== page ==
A new group exhibition explores one of modernism’s most characteristic formal strategies, the fracturing of the picture plane, at Simon Lee Gallery in Hong Kong.
Around one hundred years ago, artists like Picasso and Braque began to explore the possibility of the representation of three dimensional space in a two dimensional plane.
By “splitting the picture plane” by means of formal fault lines, so was born the new syntax of Cubism, an aesthetic theory that still influences contemporary artists.
This exhibition, at Simon Lee Gallery in Hong Kong, and with works by artists represented by the gallery, alongside invited artists will explore this idea – “how the simultaneous presentation of multiple viewpoints, and opened the door to abstraction.”
The exhibition focuses particularly on: “The point of slippage between figuration and abstraction, placing figurative compositions which use the strategy of a fractured picture plane alongside works which employ it as a tool in the development of a formal language in a completely abstract context.”
The exhibition includes photographs by the conceptual artist John Stezaker, who creates a tension of opposites with arrangements of line and form.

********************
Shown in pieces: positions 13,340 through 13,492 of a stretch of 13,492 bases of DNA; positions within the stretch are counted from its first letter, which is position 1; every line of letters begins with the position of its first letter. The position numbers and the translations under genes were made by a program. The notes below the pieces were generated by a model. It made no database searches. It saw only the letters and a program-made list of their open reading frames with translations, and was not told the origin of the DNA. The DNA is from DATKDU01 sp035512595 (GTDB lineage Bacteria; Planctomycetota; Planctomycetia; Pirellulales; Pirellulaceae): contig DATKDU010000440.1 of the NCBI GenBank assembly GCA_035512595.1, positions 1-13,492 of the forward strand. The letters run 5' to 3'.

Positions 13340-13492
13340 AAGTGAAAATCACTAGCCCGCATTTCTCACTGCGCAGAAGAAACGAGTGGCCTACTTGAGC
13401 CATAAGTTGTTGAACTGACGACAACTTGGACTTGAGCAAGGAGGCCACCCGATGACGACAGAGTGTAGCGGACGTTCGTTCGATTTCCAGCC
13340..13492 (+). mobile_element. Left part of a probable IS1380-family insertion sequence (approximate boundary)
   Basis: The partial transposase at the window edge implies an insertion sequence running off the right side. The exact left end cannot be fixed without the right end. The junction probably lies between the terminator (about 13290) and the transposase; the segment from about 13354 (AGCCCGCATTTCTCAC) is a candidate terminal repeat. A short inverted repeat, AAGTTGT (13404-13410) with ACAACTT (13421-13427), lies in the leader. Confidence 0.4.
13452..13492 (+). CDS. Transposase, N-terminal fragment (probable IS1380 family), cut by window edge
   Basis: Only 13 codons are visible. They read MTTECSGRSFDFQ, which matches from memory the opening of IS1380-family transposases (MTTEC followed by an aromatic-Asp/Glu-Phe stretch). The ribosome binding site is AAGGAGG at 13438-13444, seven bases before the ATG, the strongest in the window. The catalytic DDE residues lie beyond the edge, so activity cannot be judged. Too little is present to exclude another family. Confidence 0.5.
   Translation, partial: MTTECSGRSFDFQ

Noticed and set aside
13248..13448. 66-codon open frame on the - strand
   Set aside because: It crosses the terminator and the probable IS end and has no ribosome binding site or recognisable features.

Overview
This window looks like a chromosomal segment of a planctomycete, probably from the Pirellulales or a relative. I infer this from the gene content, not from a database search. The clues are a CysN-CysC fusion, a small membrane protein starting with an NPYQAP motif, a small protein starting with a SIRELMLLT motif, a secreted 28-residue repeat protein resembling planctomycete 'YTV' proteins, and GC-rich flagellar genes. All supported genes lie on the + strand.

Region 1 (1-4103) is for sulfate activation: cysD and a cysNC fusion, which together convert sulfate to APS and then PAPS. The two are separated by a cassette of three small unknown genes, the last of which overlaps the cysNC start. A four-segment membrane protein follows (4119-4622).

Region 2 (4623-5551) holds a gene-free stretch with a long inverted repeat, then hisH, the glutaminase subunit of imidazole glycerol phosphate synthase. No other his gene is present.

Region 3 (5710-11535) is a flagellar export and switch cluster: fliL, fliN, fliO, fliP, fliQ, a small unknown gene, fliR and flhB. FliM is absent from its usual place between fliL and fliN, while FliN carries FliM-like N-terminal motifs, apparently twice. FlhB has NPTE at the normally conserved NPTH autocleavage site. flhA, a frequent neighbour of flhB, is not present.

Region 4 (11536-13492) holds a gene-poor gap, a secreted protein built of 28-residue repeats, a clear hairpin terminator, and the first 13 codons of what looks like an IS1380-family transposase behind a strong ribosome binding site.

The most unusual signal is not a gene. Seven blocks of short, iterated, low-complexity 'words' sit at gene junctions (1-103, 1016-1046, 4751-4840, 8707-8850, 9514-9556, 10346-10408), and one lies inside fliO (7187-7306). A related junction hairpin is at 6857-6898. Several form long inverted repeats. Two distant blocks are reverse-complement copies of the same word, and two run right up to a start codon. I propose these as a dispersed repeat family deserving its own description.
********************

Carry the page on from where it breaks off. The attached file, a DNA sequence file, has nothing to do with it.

Stezaker’s The Double Shadow series transforms photographs through alterations, deletions, inversions and juxtapositions, resulting in images with an unsettling allure.
The exhibition also includes images by iconic Japanese photographer Daido Moriyama, who redefined the medium of photography while chronicling the social and political turmoil of post-war Japan. His rough, blurred aesthetic experiments with light, shade and abstraction while allowing for photographic chance.
The exhibition includes the work of Toby Ziegler, who sources images of Old Master paintings, before putting them through a process of digital manipulation and physical dissolution. Once the image is built-up to full completion, Ziegler starts removing the paint again, grinding it off with an electric sander to reveal the metal beneath.
The work simultaneously builds up and strips back shimmering layers of paint on a scarred and polished aluminium ground, creating a work that hovers between abstraction and figuration.
Lastly, the exhibition includes Louise Lawler’s photographs, which “registers the incidental, undermining the economy of attention and dislocating hierarchies. Her disparate arrangements on a single plane are a movement of disconnections and variations that bring forward what is hidden. Lawler questions how we subscribe to traditional modes of production and places of functioning through suggestive relationships, poetic ambiguities and fractured harmonies.”
Fractured continues until 2 July 2016 at Simon Lee Gallery, Hong Kong.